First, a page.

in the film were there including John. Peck turned and slowly counted
the people and ordered six bottles of champagne. Peck was a most unpretentious
Veale's encounter with one of the other actors. Bernard
Lee was less convivial. Lee was something of a toper and offered John
a lift. It was a hair-raising experience.
John also met Win Min That, Brenda de Banzie, Lyndon
Brook and Maurice Denham.
Denham was both a very educated man and a very likeable
man. The following year he was present at a Promenade Concert when Veale's
Panorama was performed. Denham collared John and complimented
him on the piece and Denham's son wanted Veale's autograph.
In those days composers were paid by a down payment
and royalties. Only the creative contributors such as author, scriptwriter
and composer received royalties. John received a down payment of £400
and in the 48 years since the film was made he may have made £100,000.
It was Mathieson who recommended John to be one of
the twelve composers in a series of television documentaries War
in the Air. twelve composers including Bliss, Gerhard and Addison
were employed and John wrote the music for the final episode.
The next feature film was The Spanish Gardener and
again it was Mathieson's recommendation that lead to John being asked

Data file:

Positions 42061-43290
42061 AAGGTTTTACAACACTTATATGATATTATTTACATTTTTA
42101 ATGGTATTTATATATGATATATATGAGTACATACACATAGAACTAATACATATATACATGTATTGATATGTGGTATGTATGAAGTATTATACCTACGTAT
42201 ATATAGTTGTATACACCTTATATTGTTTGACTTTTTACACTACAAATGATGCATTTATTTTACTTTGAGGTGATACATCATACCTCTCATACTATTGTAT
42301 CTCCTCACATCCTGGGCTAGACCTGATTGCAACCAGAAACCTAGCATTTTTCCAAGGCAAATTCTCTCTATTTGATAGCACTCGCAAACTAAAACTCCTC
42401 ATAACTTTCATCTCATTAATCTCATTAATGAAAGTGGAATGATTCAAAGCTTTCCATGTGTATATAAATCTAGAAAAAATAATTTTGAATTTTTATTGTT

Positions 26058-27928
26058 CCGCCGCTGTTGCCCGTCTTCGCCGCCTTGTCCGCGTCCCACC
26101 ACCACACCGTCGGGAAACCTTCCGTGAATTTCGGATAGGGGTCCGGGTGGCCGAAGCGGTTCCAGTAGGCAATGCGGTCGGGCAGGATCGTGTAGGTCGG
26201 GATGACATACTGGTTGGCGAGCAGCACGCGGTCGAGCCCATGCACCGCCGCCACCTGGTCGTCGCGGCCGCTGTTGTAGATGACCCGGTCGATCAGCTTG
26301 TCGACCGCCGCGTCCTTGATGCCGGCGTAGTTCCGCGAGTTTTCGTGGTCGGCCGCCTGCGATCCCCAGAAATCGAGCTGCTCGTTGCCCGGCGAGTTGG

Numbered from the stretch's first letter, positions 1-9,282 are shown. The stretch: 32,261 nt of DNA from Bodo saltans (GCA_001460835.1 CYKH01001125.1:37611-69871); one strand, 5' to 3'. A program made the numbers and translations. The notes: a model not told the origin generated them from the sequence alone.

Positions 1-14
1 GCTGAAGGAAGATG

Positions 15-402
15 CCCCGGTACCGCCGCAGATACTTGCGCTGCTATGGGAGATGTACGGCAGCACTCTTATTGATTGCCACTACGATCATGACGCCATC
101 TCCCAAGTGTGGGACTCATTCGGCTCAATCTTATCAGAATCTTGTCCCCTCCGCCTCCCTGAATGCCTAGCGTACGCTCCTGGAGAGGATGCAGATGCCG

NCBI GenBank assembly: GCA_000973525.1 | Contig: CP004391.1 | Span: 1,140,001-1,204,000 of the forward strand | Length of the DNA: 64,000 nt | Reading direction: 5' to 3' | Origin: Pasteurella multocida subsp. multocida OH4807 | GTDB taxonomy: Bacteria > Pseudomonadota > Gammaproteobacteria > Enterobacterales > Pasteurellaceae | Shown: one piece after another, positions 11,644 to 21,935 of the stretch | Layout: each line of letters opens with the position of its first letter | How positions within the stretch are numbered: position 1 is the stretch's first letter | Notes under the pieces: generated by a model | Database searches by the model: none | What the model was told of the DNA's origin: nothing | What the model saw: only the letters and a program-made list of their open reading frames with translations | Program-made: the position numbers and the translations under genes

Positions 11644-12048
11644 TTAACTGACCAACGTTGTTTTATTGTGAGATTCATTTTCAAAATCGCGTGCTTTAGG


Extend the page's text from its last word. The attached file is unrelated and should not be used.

to write the music. This film which starred Dirk Bogarde and Michael
Hordern was directed by Philip Leacock. The same procedure was followed
as to the contract, time sheets and quantity of music as in The Purple
Dirk Bogarde was civil enough but not forthcoming and
rather dull. Hordern was a very clever man but had a slightly supercilious
attitude to making films which he regarded as slumming. After all he
was a Shakespearian actor and a very fine one at that. But there is
no doubt that his performance in this film stands out. The film was
made in Spain.
John also wrote the score for some B films and worked
with the conductor Philip Martell who in at least two of the films,
Clash by Night and Emergency received top billing over
John. But he was an efficient conductor. Emergency was made as
a second feature but it was a cut above that and shown as a first feature.
It has a good story line but as with many B films the acting is rather
The opening music to Emergency is very good
and John's superb Violin Concerto is pre-empted in the music to Clash
The film Freedom to Die ran into financial problems
and Martell was beside himself. To save money the music was recorded
in Ireland at the Bray Studios.
It should be noted that the scores of many films are
deliberately destroyed by the studios. Walton's Henry V music
was saved in the nick of time by an alert individual. The Purple
Plain and The Spanish Gardener have long been burned but
the composer still has the music for other films and, perhaps, they
should now be prepared for concert performance.
Copyright Dr David C F Wright 2002.
This article must not be copied in part or the whole nor must it be
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written permission of the author."
"For a detailed biography of John Veale consult David
Wright's article on this website".